Happy DayZ

There’s quite a lot of ground here, but you wouldn’t call much of it a garden because it’s so bitty.  The front garden and the small lawn are separated by the drive and another part of the drive separates the lawn from the kitchen garden.  Then there are various outbuildings, quite a lot of gravel and a fair bit of rough grass.  The Sage’s parents had always had a gardener, usually someone who’d retired from full-time work and wanted to work half days.  Kenny came to work for Ma the year after Pa died, he stayed on after her death to keep an eye on the place and he carried on with us until he was well in his 80s.  But he was still in his late 60s when we moved in but very tough and he never gave up on a job.  Nor do I, so we made a good team.

We did have help to lay the paths though and to erect the greenhouses as well.  In those days it was one of the highlights of my year (I know, loves, but it was before the days of blogging) to read through seed catalogues and I spent hours comparing varieties and prices and writing out my wish list, which was hardly cut down before I carefully filled out all the forms and sent off my orders.   I started sowing seeds as early as possible in those days, and it took a lot of care to keep everything alive and growing through the winter.  Nowadays, I reckon it’ll all catch up and I don’t sow anything in the propagator before March.

But I’m jumping ahead of myself, because we moved in late July.  After consideration, I decided to grow vegetables as normal at my old house and leave them for our buyers.  They were appreciative: we knew them quite well and Ro was about the same age as their daughter.  Actually, she was dismayed when they moved in and she found that we’d taken his swing, which we kept in the hall and she had loved playing in.  Ro wasn’t that fond of it, because he was an independent little boy and didn’t like having to be lifted in and out, so we took it back for Rebecca as a moving in present.

They asked us round when they’d been there a few months and showed us the changes they’d made.  Um…sorry, we didn’t like them much. A lot of rather elaborate paint effects and gilding and tiling all over the place.  Not that it didn’t need updating, we’d lived there ten years and, having done a lot to start with, hadn’t changed much since – but it wasn’t to our taste.  Still, it was a lovely house and you couldn’t take that away.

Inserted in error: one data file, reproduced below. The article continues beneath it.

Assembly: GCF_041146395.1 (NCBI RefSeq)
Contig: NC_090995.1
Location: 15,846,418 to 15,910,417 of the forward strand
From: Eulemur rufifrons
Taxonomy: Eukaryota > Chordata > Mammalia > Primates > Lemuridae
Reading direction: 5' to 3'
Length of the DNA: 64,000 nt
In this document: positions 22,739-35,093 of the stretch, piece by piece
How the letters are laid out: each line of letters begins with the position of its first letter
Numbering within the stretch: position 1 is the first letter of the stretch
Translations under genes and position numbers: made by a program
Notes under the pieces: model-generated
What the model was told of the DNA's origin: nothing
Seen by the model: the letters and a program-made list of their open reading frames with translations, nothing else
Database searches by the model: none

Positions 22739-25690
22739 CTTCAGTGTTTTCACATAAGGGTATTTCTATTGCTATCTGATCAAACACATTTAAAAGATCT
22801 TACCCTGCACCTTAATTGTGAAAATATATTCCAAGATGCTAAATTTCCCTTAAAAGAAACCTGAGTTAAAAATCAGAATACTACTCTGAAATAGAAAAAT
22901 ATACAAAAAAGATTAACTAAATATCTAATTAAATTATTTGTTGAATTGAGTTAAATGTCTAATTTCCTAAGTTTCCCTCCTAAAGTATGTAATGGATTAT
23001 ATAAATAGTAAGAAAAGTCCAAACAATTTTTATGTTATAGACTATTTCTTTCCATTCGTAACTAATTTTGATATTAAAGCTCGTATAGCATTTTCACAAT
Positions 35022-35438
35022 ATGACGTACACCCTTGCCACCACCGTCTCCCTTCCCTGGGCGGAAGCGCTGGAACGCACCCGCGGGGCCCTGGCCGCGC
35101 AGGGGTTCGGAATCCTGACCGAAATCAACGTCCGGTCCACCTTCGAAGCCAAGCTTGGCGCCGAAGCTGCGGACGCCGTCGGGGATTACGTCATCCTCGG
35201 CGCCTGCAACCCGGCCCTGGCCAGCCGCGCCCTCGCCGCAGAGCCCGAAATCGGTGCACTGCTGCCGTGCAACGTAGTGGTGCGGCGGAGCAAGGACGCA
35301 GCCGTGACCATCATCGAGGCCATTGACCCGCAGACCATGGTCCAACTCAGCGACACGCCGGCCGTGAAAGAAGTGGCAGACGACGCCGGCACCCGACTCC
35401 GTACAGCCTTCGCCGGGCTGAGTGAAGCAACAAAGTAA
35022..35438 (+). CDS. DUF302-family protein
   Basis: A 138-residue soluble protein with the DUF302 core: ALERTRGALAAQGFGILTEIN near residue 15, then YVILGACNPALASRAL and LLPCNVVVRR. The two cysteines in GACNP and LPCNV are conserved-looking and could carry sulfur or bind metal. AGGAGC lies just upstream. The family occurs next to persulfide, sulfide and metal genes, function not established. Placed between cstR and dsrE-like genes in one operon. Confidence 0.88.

I was still very close to my mother when we moved and it did me good to be out of our previous social circle.  Still only half an hour away, we saw each other often, not least because Al was still at his prep school in Southwold and he stayed with her and her husband, my lovely stepfather, a couple of nights a week to save a lot of travelling.  But I started to grow into my own skin, I made friends – making the effort to go out and do that did not come naturally to me – and I didn’t hanker after the life I’d enjoyed in Lowestoft.

4 comments on “Happy DayZ

  1. Pat

    I can’t imagine what it would be like to visit my old house where the children were brought up. I’ve seen the outside and its been painted and burnished within an inch of its life. I imagine the interior will have lost much of its Victorian charm.

    Reply
  2. mig bardsley

    We used to drive past our last house quite often and every time it seemed to get a bit bigger. Eventually the hedge got so high we couldn’t see the changes any more and it was quite a relief.

    Reply
  3. janerowena

    We frequently drive past the old Wrecktory we owned in Lincolnshire until eight years ago. It’s now dark and gloomy, the woodwork has been replaced by dark pretend wood/leaded lights double glazing, and the weather boarding has been replaced by 40s-style hanging rounded tiles. It looks like a 40s monstrosity. The lovely gravel drive has been replaced by tarmac. The front orchard no longer exists. I could weep. As could my old neighbours,who stil give me updates on the latest carbuncle to be added to the back, not visible from the road. I wish they wouldn’t.

    Reply

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